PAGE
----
Hurricane Harvey: Helping Students Through a Natural Disaster

Hurricane Harvey Thumb

Educators are always on the front line of learning. But when a natural disaster like Hurricane Harvey strikes and disrupts the lives of students, they are key figures in restoring a sense of calm and normalcy.

In tough times, teachers need to work on their own preparedness before they can reach out to students. It’s important to have a space to discuss things, and a chance to reflect on how to handle some of the tough questions:

  • How do you make up for lost school time?
  • How can you give students the opportunity to talk about the storm and its effect on their lives?
  • How do you give context for a natural disaster?

In order for teachers to reach out to others, they need resources and support, too. If your school is disrupted or you want to assist a school in need, we’ve curated a list of resources to help:

In addition to these sites, you’ll see other sources of inspiration on the Internet. Kathryn Butler Mills, a teacher in Katy, Texas, started a closed Facebook group called the “Hurricane Harvey Book Club.”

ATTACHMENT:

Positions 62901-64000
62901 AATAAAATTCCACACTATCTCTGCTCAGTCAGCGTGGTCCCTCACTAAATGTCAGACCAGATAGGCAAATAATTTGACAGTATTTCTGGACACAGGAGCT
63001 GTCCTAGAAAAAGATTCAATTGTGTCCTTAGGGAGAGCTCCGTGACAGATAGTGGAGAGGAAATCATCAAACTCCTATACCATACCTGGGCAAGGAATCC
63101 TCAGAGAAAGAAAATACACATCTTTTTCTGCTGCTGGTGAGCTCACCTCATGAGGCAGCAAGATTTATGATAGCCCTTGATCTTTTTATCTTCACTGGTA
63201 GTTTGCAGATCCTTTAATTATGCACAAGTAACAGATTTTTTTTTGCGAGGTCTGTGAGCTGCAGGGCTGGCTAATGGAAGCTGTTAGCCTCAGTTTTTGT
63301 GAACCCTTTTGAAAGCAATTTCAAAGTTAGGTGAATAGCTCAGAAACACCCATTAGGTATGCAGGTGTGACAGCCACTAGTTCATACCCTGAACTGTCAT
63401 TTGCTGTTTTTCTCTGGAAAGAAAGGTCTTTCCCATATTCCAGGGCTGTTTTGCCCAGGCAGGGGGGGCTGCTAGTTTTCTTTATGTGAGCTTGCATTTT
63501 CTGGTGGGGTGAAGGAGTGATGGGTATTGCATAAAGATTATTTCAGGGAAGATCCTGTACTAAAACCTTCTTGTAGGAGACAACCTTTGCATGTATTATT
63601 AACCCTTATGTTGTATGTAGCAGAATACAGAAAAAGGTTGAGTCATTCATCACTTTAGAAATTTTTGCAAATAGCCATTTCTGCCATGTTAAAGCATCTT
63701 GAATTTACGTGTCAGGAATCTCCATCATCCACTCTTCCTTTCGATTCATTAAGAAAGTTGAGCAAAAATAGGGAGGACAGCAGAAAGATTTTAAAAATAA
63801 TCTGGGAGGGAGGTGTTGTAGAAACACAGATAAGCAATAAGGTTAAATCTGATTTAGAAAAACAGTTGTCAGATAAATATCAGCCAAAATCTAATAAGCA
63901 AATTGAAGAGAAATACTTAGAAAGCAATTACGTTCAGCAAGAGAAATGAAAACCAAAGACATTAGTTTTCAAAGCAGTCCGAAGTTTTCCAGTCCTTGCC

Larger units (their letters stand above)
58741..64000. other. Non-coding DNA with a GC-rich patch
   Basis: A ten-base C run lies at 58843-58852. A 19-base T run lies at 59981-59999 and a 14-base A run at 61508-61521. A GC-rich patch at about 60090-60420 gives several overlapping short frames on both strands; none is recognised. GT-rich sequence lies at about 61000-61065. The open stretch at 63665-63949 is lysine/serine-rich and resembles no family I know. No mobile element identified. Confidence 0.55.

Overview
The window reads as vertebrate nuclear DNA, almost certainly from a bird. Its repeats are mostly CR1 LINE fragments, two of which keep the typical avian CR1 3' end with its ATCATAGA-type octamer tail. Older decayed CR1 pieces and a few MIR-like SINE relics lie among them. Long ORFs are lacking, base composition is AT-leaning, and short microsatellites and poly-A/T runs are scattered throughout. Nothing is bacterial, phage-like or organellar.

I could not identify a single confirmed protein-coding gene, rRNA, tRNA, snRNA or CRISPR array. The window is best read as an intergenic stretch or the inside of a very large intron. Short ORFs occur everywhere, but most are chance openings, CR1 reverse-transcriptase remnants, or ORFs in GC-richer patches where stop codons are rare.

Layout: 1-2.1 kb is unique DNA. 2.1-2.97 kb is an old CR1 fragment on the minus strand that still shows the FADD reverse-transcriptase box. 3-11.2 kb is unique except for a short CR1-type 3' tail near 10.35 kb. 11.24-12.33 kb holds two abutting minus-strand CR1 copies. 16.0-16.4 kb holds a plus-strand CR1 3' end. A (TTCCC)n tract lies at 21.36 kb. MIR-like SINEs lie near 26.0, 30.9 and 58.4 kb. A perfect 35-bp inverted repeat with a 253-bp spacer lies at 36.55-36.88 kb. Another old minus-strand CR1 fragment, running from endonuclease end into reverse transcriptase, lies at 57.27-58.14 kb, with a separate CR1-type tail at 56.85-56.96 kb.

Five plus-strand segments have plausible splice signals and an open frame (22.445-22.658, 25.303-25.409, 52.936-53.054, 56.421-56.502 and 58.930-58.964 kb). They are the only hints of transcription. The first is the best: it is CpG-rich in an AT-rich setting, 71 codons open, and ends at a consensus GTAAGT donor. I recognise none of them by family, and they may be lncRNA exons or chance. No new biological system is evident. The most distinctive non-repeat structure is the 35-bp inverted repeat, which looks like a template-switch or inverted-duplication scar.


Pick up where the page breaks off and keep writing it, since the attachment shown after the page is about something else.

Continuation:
Her page says, “The purpose of this not for profit page is to bring joy and normalcy to so many that are currently dealing with the aftermath of Hurricane Harvey. It is a community of readers whose sole purpose is to support and encourage one another through storytelling. Teachers tell their students all the time that books can take them on far away adventures. This seems like the perfect time for these sweet kids and their families to get away from the chaos and fall into some really good books. So, what's the page all about? It's about love, community, encouragement, and a big dose of bravery. Happy reading!

Check back on The Spark for an update on teaching resources that can be made available for affected schools in need.

If your district was impacted by Harvey, HMH has a dedicated customer service line: Please contact us to let us know how we can support you and your classroom during this time.

Related Reading